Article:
The aim of this thesis is to show what values affect visions expressed in architectural competitions about housing and town planning in Swedish cities between 1989 and 2003. Four questions have guided the study: the changes that take place in the competition process; the social and spatial components and relations future neighborhood are put together of; the qualities that architectural competitions take into account; and the kind of urbanity the competitions lead to if the proposals are realised.

The study is based on three complementary theoretical traditions. The first is Foucault’s historically oriented studies of power, knowledge and space. The second is the actor-network theory (ANT) with its attention on relations, translations and assemblages. The third is the so-called spatial turn with its focus on space, place and urbanity. The main empirical material consists of competition programmes, design proposals and jury statements from five competitions in five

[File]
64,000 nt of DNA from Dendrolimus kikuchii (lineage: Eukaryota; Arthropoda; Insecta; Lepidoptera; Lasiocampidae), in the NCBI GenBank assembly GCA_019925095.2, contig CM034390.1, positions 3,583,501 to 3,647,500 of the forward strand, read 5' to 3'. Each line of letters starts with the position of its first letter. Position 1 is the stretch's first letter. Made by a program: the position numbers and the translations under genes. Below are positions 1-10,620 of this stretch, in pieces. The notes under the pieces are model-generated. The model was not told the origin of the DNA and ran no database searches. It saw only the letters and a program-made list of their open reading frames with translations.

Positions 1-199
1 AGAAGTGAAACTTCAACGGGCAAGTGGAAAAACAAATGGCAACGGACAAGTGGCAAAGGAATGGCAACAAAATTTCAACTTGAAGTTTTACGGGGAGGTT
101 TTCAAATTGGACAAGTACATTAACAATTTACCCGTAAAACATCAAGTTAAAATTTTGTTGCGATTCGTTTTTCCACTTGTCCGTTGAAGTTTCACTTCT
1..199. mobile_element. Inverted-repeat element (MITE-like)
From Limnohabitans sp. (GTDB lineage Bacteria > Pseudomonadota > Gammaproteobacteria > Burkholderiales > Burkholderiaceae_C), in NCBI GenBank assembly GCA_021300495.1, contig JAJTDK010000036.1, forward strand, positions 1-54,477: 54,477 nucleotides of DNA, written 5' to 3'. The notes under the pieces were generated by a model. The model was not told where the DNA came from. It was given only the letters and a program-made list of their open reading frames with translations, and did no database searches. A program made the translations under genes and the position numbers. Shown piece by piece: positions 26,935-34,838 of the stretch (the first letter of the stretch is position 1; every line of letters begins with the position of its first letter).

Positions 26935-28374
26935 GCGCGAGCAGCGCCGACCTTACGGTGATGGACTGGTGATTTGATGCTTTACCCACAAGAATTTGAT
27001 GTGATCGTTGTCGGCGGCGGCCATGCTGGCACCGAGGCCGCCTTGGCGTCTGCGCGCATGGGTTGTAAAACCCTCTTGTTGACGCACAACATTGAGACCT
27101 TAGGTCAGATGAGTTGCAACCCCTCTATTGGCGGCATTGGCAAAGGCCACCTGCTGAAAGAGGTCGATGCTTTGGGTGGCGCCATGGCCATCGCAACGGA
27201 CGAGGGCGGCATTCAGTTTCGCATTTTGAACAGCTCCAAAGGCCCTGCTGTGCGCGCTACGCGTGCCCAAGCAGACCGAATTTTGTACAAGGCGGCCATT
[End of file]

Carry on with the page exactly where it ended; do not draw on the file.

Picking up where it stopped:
different cities.

The analysis shows that the competitions tend to assign certain places essential values and emphasize aesthetic and visual dimensions. As a consequence of these priorities the social and political consequences are disregarded. Also research based knowledge with regard to town planning and location becomes subordinate to aesthetics and attractiveness. More utopian visions of a socially, economically and ecologically sustainable city are largely absent in the competitions studied.